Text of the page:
Honda Walking Assist Device Receives Clearance from U.S. Food and Drug Administration
Honda announced today that it has received Premarket Notification from the U.S. Food and Drug Administration (FDA) for its Walking Assist Device, an externally-worn device developed to support people with reduced walking abilities. This FDA clearance is mandatory for commercial distribution of the device, although Honda has yet to announce any business plans for the Walking Assist Device.
The lightweight, robotic device is intended for use on people who can walk, but have gait deficits due to stroke, which is the world's leading cause of adult, long-term disability. Worn orthotically on the user's waist and legs, it facilitates more efficient and symmetrical walking patterns, enabling the patient to walk faster and farther. The Honda Walking Assist Device has proven to promote neuromuscular recovery when used by trained healthcare professionals in a clinical environment.
"The focus of Honda R&D is to create technology that makes people's lives better, so this FDA clearance is a landmark achievement for Honda's research and development efforts," said Frank Paluch, president of Honda R&D Americas. "This allows Honda to take another step toward reaching the goal of developing products that allow more people to experience the joy of independent mobility."
The Honda Walking Assist Device detects hip joint positions during walking with sensors built into the right and left motors, and guides lower limb movements by providing a mild assistive force to the legs. The device tracks left-right symmetry, movable hip angle range, walking speed and other gait parameters, and correlates these characteristics against the measurement history of the user, allowing the data to be analyzed on a personal computer.
The Honda Walking Assist Device was tested in a 2014 clinical trial at the Shirley Ryan AbilityLab, formerly the Rehabilitation Institute of Chicago. The findings of the trial, along with continuing research, paved the way for Honda to receive FDA clearance. The clinical trial verified the safety and effectiveness of the device for post-stroke gait rehabilitation, showing that the exoskeleton provided additional benefits over standard therapy practices.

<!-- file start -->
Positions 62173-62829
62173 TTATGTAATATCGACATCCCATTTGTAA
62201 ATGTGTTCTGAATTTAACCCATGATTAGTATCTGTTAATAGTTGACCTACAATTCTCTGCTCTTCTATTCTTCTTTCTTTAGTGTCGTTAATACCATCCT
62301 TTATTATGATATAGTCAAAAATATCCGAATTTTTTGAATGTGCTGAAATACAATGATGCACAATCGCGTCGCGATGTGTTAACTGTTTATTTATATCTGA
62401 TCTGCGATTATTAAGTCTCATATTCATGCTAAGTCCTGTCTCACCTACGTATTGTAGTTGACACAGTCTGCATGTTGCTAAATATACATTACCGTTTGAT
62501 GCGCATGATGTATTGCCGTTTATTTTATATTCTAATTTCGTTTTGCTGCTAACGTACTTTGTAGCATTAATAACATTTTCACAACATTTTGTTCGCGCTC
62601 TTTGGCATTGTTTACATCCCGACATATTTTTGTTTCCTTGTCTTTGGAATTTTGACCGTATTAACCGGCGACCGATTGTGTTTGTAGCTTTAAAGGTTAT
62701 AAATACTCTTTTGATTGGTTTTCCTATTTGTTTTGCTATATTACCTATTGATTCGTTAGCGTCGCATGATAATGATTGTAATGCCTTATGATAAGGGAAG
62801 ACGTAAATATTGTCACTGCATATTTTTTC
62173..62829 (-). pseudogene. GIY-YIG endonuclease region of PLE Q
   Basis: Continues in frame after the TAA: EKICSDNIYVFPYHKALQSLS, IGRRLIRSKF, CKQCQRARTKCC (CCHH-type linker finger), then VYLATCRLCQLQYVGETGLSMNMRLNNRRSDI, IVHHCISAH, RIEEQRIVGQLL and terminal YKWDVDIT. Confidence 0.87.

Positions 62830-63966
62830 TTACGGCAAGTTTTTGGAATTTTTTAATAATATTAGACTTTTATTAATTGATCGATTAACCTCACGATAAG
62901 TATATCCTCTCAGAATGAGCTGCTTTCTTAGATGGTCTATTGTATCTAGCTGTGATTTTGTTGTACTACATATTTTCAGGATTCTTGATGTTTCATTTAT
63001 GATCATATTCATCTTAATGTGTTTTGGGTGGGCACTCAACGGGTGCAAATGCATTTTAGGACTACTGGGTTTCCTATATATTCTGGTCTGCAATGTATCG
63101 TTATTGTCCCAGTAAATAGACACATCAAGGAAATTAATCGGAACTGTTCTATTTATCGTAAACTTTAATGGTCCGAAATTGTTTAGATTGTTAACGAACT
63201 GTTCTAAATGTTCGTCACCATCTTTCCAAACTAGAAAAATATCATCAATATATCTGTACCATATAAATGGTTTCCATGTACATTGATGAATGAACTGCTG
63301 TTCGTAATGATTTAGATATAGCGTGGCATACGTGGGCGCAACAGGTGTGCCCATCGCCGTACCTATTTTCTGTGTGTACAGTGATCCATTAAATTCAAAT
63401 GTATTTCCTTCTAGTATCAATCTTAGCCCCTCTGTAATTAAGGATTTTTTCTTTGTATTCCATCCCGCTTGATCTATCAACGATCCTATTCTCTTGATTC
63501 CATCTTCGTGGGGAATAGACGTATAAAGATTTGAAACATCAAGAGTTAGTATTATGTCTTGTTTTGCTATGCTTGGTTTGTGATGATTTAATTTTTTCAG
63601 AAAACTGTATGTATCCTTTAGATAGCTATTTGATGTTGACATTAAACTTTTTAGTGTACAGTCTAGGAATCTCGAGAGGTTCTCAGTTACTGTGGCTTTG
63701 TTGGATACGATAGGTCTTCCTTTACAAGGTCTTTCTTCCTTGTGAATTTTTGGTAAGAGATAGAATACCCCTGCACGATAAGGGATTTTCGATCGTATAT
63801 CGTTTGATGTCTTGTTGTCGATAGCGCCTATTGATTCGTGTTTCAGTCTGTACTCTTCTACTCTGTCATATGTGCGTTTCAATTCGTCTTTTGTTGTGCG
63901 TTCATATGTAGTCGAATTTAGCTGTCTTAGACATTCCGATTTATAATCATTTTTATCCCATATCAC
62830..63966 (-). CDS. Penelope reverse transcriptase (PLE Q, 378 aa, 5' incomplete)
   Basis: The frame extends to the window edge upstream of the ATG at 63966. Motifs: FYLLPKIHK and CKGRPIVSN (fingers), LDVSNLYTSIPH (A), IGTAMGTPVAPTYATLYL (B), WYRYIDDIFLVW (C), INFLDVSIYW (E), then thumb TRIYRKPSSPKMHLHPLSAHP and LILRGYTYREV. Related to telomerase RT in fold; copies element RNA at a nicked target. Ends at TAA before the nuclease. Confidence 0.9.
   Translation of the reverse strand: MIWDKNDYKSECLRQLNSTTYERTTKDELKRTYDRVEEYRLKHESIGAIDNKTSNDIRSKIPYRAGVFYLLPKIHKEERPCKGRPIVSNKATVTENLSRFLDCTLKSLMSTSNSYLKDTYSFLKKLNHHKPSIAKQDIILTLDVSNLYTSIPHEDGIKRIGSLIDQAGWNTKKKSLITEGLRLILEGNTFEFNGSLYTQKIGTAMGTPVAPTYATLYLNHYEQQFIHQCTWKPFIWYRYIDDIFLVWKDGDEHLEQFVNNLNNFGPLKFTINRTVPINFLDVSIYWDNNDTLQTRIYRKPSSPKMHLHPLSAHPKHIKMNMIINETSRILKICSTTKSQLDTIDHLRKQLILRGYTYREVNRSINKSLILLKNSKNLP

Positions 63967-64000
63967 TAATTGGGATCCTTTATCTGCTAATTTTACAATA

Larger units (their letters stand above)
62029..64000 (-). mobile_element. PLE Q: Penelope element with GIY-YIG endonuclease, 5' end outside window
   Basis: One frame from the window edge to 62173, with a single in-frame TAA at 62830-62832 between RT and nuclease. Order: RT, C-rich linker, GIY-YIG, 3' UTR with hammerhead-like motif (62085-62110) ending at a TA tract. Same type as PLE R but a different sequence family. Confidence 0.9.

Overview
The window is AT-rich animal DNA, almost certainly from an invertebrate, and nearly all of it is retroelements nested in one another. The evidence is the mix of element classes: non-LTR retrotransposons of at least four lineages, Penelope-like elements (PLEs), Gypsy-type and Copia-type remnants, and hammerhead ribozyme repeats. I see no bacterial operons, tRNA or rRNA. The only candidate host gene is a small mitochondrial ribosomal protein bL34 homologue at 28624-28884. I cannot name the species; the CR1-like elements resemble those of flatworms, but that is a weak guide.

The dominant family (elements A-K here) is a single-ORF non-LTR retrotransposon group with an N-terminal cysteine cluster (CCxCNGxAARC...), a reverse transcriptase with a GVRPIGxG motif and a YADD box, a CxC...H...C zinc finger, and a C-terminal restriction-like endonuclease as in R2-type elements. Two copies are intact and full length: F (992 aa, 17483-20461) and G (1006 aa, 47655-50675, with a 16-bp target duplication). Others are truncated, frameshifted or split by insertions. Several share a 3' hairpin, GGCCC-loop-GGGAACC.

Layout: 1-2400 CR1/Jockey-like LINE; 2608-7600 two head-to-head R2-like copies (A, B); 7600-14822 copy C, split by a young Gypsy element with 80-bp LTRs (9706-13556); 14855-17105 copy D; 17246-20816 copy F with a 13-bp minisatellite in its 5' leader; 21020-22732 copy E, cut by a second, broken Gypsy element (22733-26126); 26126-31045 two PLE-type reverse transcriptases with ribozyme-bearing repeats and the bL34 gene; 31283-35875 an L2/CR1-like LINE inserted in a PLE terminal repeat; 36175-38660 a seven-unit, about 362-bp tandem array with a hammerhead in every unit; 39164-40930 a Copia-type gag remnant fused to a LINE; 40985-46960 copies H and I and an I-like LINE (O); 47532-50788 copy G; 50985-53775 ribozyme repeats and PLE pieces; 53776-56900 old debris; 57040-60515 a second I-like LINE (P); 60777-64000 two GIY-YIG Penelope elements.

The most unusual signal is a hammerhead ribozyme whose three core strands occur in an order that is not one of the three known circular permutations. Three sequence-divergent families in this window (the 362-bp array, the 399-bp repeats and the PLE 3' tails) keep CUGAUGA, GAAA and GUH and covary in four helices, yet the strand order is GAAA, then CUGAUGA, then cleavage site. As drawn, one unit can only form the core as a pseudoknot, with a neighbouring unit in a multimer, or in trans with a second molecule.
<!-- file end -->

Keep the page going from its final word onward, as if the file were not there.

"It was evident throughout the trial that the patients using the Honda Walking Assist Device were improving at a more rapid pace," said Dr. Arun Jayaraman, PT, PhD, research scientist at the Shirley Ryan AbilityLab and a wearable technology expert. "The group using the Honda device not only made gains in step length, gait speed and symmetry, but also was able to do more in therapy. This was an added benefit, providing opportunity for greater improvement."
In November 2015, Honda began lease sales of the Walking Assist Device to rehabilitation clinics in Japan, and the device is currently being used in approximately 250 facilities throughout Japan. Honda also obtained device certification in Europe (CE Marking) in January of 2018, which is mandatory for distribution and sale of medical devices in European Union countries.
Research on the Walking Assist Device began in 1999 and leverages achievements in Honda's cumulative study of human walking, development work that led to the creation of Honda's breakthrough humanoid robot ASIMO. Honda worked with medical facilities and research institutions to gather the most thorough and relevant data, and also spent more than a year developing its application to the FDA, which regulates medical devices such as the Honda Walking Assist Device.
Honda established operations in America in 1959 and today employs more than 40,000 associates in the development, manufacturing, and sales of Honda and Acura automobiles, Honda power equipment Honda powersports products, the HondaJet advanced light jet and GE Honda HF120 turbofan engines.
Based on its longstanding commitment to "build products close to the customer," Honda operates 19 major manufacturing facilities in North America, working with more than 785 suppliers in the region to produce a diverse range of products for customers locally and globally. In 2017 more than 90 percent of the Honda and Acura automobiles sold in the U.S. were produced in North America, using domestic and globally sourced parts.
Honda also operates 14 major research and development centers in the U.S. with the capacity to fully design, develop and engineer many of the products Honda produces in North America.